Cold Tempetures Updated January 11, 2009 A rainforest is a forest differentiated by high levels of precipitation - normally a minimum of at least 68-78 inches (172-198 cm) annually. Rainforests tend to have fairly mild and/or warm climates and feature the highest levels of biodiversity in the world. Locations and Types of Rainforests Within the rainforest biome, there are two specific types of rainforest. Temperate rainforests have mild climates with cool, wet winters. The second and most widespread type of rainforest is a tropical rainforest. Tropical rainforests form in these locations because they are within the ITCZ, which provides the warm temperatures common in the forests. Rainforest Vegetation and Structure Within rainforests, there are four different layers with various plants that have adapted to life in that layer. The next layer is the canopy layer and contains the majority of the rainforest's tallest trees. The next layer is the understory. The final rainforest layer is the forest floor.

Fact sheet: Tropical Rainforest Animals Where can you find an antelope the size of a rabbit, a snake that can fly, or a spider that eats birds? All in tropical rainforests, of course! Tropical rainforests are home to the largest and the smallest, the loudest and the quietest of all land animals, as well as some of the most dangerous, most beautiful, most endearing and strangest looking animals on earth. Q: Why do more animal species live in the rainforest than other parts of the world? A: Scientists believe that there is a great diversity of animals because rainforests are the oldest ecosystems on earth. The nearly perfect conditions for life also helped contribute to the great number of species. Some rainforest species have populations that number in the millions. Q: Which type of rainforest species is most numerous? A: If you were to visit a rainforest, you probably wouldn't run into many jaguars or monkeys. Scientists estimate that there are more than 50 million different species of invertebrates living in rainforests.

The average temperature in the rainforest is about 30C, 80F it changer very l... Tropical Rainforest The rainforest that we have chosen to do our project on is in and is called the Amazon Rainforest. You can see on the picture in the upper left corner that the Amazon is the dark green area on the map. This zone which covers much of the northern half of that is east of the and north of the which centers at the equator. It extends through large parts of . This biome is surrounded by dry forests and savannas. In an average year in a tropical rainforest, the climate is very humid do to all of the rain which amounts to about 250cm per year. The climate is found near the equator. 40o F. This is red fungus (Pycnoporus sanguineus) these would be classified in the Fungi kingdom. This is white fungus (Lentinus) and it would be classified in the Fungi kingdom. This is the fern leaf. This is the Cattleya Plant. This is the Toco Toucan. This is the vampire bat. This is Euglena. This is an Actinopod. Howler Monkey The howler monkey is the loudest monkey in the rainforest. 1. 2.

The Plants of the Rainforest A tropical greenhouse More than two thirds of the world's plant species are found in the tropical rainforests: plants that provide shelter and food for rainforest animals as well as taking part in the gas exchanges which provide much of the world's oxygen supply. Rainforest plants live in a warm humid environment that allows an enormous variation rare in more temperate climates: some like the orchids have beautiful flowers adapted to attract the profusion of forest insects. Competition at ground level for light and food has lead to evolution of plants which live on the branches of other plants, or even strangle large trees to fight for survival. The aerial plants often gather nourishment from the air itself using so-called 'air roots';.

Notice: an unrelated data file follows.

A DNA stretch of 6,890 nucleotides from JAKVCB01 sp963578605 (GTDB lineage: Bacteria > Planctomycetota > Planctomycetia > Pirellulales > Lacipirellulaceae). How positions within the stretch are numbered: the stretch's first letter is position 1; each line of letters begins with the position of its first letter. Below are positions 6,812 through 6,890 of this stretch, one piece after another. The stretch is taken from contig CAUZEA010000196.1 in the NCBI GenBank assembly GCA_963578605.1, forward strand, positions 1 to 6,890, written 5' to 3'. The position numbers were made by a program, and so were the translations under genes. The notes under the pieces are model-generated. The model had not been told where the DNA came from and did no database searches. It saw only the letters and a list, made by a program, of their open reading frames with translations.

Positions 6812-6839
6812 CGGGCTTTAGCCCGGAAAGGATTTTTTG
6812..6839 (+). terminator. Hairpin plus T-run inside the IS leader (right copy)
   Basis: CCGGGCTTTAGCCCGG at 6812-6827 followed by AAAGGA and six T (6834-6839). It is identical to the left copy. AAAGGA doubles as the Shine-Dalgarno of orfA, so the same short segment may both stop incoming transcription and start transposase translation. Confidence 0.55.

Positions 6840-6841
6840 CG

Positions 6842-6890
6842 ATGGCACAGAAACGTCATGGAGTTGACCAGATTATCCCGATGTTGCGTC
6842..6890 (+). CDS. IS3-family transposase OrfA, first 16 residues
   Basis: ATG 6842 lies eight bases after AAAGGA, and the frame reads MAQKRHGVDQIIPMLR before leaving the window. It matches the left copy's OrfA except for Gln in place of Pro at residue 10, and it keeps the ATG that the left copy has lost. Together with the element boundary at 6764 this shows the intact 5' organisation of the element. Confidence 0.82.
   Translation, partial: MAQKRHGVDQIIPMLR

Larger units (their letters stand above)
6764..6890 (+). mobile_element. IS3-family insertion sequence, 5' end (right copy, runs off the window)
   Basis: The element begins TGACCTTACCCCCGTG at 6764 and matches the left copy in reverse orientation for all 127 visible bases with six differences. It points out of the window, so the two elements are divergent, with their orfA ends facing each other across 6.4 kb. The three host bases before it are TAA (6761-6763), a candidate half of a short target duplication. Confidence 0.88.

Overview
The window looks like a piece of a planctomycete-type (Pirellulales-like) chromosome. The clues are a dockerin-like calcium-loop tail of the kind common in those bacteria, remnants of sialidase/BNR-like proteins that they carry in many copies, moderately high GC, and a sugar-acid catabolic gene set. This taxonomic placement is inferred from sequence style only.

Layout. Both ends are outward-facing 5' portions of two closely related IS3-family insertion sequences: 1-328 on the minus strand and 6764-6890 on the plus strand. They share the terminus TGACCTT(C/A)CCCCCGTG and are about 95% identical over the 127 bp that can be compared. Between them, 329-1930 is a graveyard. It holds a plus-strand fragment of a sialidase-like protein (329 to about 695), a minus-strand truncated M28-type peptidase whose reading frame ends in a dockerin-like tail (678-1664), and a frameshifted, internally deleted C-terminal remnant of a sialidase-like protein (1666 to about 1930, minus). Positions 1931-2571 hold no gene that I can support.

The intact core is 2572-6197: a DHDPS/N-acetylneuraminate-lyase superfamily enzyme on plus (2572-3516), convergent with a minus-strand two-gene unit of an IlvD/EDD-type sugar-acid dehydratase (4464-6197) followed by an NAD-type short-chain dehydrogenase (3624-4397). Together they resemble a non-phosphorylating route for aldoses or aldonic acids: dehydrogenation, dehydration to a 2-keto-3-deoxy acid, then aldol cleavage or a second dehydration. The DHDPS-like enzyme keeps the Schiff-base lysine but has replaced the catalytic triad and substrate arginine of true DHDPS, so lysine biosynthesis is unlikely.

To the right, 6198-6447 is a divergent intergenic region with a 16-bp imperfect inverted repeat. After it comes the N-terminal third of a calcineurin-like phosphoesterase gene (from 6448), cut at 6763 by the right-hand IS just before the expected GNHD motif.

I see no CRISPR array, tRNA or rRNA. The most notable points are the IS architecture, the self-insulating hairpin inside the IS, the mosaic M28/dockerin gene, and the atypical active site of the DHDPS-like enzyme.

Saving Forests Page Content These nature-based initiatives aid in global mitigation efforts by preserving or restoring standing forests, which absorb massive amounts of carbon from the atmosphere.[Click to enlarge & view our slideshow] Protecting forests has always been central to CI's mission. Human activity is the main cause of deforestation, usually tied to economic development, increasing consumption rates – in both developed and developing countries – and extractive industries such as logging. Pristine jungles are burned and cleared for farming and ranching, or for plantations to produce biofuel crops. Science in Action: Putting out Fires The loss is irreplaceable. Forests also are important ecosystems in the balance of nature, providing a multitude of resources and services essential to all people. In addition, burning and clearing forests emits approximately 16 percent of the greenhouse gases that cause climate change, more than all the world's cars, trucks, and airplanes combined.

Cool Trees A giant in the rainforests, the kapok tree can reach up to 200 feet in height, sometimes growing as much as 13 feet per year. Due to its extreme height, the kapok, or ceiba tree, towers over the other rainforest vegetation. The trunk can expand to nine or 10 feet in diameter. In the nooks and grooves of this huge plant live a diverse number of species including frogs, birds and bromeliads. The kapok tree is deciduous, shedding all of its leaves during the dry season. As its seeds are easily blown into open areas, kapok trees are some of the first to colonize open areas in the forest.